What’s in season in January? Planting and produce this month

What’s in season in January? Planting and produce this month

From the first bright pink stems of sweet forced rhubarb to hopeful snowdrops appearing almost against all odds, there are small seasonal moments to savour in January. It’s a leaner month for fresh produce, especially fruit, but there are still plenty of root vegetables and greens to enjoy. For us, January is a month of candlelight suppers, hearty pies, stews and soups, long baths, bracing walks and a general downshift in pace following the festive season. Talk of New Year’s resolutions and the appearance of Easter chocolate in supermarkets before the end of December challenges this downshift. Society urges us to look forward and wish January away. Yet, we, like nature, need the darker days of January to rest and regenerate. Below you’ll find some inspiration to savour this month. There’s also still plenty of time to chose a word of the year – a more intentional, holistic approach to starting your year than outdated, unrealistic New Year’s resolutions.

What produce is in season? Fruits and vegetables in season in January

Vegetables in season in January in the UK:

  • beetroot
  • brussels sprouts
  • cauliflower
  • celeriac
  • celery
  • chicory
  • horseradish
  • jerusalem artichoke
  • kale
  • kohlrabi
  • leeks
  • parsnips
  • potatoes (maincrop)
  • salsify
  • shallots
  • swede
  • turnips

For a comforting way to use leftover cheese from the festive period, try our leek, potato and raclette galette recipe. Alpine cheese or those that melt well are ideal for this recipe.

Fruit in season in January in the UK:

Fresh fruit isn’t abundant in the UK during January, but earlier in the month you will find the remaining apples that have been stored from autumn, plus the sweet, delicate stems of forced rhubarb around mid-month. A vibrant treat to brighten darker January days, try our stewed rhubarb recipe and heap a spoonful on your breakfast.

  • apples
  • forced rhubarb

Seasonal flowers in January

Small signs of growth and regeneration appear in January, reminding us of the spring to come. Hellebores and snowdrops can be spotted, while you may also start to find some British grown tulips available to buy. These tend to have been grown under cover, meaning they are ready to be cut long before your own tulips make an appearance in the garden. We love to support British slow flowers and discover more exciting tulip varieties than those available in supermarkets. Smith and Munson are a family-run business and have been supplying flowers since 1949. Their tulips are grown hydroponically in water, making their process cleaner and more efficient. Throughout the season, they showcase beautiful fringed, parrot and double tulip varieties.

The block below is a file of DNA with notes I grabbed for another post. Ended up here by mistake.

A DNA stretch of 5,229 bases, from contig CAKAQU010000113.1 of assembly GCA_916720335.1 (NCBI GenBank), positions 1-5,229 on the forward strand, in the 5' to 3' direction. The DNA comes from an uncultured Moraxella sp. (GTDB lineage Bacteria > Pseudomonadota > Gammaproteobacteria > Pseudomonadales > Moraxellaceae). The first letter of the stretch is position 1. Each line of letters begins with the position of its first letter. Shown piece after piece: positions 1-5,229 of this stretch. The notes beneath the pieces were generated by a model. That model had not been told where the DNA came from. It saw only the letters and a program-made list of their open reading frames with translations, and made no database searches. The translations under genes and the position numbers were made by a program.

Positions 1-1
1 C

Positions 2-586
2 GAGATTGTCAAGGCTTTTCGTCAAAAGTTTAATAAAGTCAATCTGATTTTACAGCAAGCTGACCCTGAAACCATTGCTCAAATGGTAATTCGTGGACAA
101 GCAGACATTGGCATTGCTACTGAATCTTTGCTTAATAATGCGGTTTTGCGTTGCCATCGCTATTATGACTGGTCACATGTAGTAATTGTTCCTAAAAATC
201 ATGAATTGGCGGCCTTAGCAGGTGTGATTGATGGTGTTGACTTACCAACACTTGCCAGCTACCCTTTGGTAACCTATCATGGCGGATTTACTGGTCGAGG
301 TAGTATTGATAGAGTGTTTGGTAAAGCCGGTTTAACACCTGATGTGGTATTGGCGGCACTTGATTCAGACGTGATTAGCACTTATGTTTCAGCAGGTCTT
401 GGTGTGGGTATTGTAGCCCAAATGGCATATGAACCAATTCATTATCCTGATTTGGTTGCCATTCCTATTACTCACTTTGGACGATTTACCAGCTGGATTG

Slow, seasonal living this month

January is a time of rest and recuperation. If we take our cues from nature, it’s the time to replenish reserves as we move slowly towards springtime and the season of new growth. Yet, January also coincides with the start of a new year and the sense of a fresh, blank page.

In Slow Seasons, author Rosie Steer captures the paradox of January and wintertime perfectly: ‘Electricity, lighting and central heating are all modern conveniences that make our Winters easier to survive, of course – but they also mask our inner signals to slow, rest and revive. I’m certain this is why many of us are left feeling low in the Winter months: the world keeps turning and we are expected to carry on at the same pace, lest we be left behind.’

Be kind to yourself in January and savour this particularly slow month. If you’re planning projects or an early spring clean, pace yourself. Take it one drawer or step at a time. And if you need more to make your soul sing in January, research and book a short break or trip in the coming months. Having something to look forward to (even while savouring the here and now as much as possible), can be uplifting.